WORLD Cup-bound Wrexham defender Dennis Lawrence is coming to terms with the knowledge he is no longer a virtual unknown as the build-up to this summer's finals in Germany gathers momentum.
His winning goal in last November's play-off against Bahrain not only guaranteed him immortality in his Trinidad & Tobago homeland, but also lifted him out of the ranks of lower league journeyman.
Nevertheless the 6ft 7in centre-back is maintaining as best he can the laid-back attitude for which his countrymen are renowned as he juggles new media and commercial demands with his day-to-day commitment to the Dragons and their bid to win promotion from League Two.
Lawrence, one of a sizeable contingent of Trinidad internationals playing out-side the Premiership, admitted: "Life has certainly been slightly more hectic since we qualified for the World Cup finals.
"And I think we all understand that the heightened media interest, particularly over here, has more to do with the fact that we'll be playing England in our qualifying group in Germany, rather than the fact that we are going to the World Cup for the first time in our history.
"Everyone realises that the game against England will be hyped up but what we are trying very hard to do is remember that it is just one of three games out there and that we've also got to play Sweden and Paraguay."
Since the World Cup draw was made in December, 32-year old Lawrence has conducted numerous interviews for television, national newspapers and magazines and has also been signed up by BBC Radio to compile a weekly diary of his thoughts as the countdown to Germany continues.
And there are fresh commercial opportunities, too, with sportswear manufacturers and football-related companies all eager to promote their brands and products.
"It's different and it's very interest-ing," added Lawrence. "But I'm trying to keep that side of things down to a minimum.
"It would be wrong to say I'm not enjoying the attention to some extent but it's very easy to go over the top, so I'm trying to keep a lid on what I get involved with and I make sure I do things in a positive way."
On the footballing front Trinidad's preparations got under way last week with their Loftus Road friendly - a comfortable and morale-boosting 2-0 win against Iceland.
Lawrence confessed to channel-hopping the following evening to follow the progress of the England v Uruguay and Wales v Paraguay matches.
"I thought Paraguay played pretty well against Wales and, as you would expect, were technically very good," he added..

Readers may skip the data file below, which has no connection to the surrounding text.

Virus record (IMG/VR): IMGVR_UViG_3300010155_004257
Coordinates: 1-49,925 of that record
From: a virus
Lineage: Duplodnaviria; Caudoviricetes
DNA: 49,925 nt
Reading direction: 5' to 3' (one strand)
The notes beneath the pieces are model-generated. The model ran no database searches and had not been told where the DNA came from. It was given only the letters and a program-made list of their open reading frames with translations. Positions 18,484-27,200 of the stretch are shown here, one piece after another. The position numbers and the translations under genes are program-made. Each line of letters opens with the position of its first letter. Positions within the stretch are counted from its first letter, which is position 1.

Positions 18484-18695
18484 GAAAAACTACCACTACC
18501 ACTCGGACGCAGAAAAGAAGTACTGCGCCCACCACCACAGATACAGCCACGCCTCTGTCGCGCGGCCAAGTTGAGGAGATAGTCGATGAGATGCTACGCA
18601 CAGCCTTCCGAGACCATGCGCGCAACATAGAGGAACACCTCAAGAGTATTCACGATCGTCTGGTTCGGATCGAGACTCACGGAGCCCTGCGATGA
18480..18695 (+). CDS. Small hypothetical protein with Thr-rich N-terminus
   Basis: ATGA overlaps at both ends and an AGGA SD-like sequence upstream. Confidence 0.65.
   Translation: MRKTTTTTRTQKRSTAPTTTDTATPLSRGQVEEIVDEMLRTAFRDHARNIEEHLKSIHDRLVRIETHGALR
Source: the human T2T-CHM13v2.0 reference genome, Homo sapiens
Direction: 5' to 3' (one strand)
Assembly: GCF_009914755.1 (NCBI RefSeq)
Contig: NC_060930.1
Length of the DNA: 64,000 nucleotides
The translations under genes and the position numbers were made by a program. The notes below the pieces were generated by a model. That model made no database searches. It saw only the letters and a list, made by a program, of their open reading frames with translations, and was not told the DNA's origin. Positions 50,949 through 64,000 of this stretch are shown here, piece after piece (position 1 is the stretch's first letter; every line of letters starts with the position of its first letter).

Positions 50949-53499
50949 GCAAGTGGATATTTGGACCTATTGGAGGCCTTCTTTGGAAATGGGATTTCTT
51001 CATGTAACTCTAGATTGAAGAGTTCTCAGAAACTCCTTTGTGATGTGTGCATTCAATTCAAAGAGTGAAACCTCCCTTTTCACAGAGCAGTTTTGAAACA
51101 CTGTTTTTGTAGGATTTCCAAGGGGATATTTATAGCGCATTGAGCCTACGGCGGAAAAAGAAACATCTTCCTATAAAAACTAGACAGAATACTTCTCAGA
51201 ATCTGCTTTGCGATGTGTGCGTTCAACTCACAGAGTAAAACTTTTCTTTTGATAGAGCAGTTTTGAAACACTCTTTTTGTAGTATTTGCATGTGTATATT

"As a defender I thought they had one or two decent players going forward but we are under no illusions that there can be any easy games in Germany."
As for England, Lawrence and his team-mates can check the form of Sven-Goran Eriksson's players every weekend between now and the end of the season and Trinidad's detailed work won't begin in earnest until after the final Football League fixtures on May 6.
"We're meeting up in Trinidad for a game with Peru on May 10 and then coming over here to Carden Park hotel for a week," he said..
"After that we're off to a base in Austria for three warm- up games against Wales, the Czech Republic and Slovenia."
His World Cup commitments mean Lawrence will be missing from Wrexham's ranks should they be involved in the League Two play-offs, but few Racecourse fans would deny that country takes precedence over club for what will be a once-in-a-lifetime opportunity.
In the meantime, Lawrence is committed to winning automatic promotion and continues to be unstinting with the time he spends on promoting the club in and around North Wales schools.
A willing and regular ambassador for the Dragons, he said: "Whether its helping Phil Sadler in the promotions department or working with the Football in the Community scheme, I believe it's very important.
"I really enjoy meeting and working with children and it's something I try to do as often as possible. When I finish playing the game myself, I don't really see myself going into management.
"But I'd certainly be happy to get involved in coaching kids because, when you think about it, the game of football starts with them - they are the players and the fans of the future."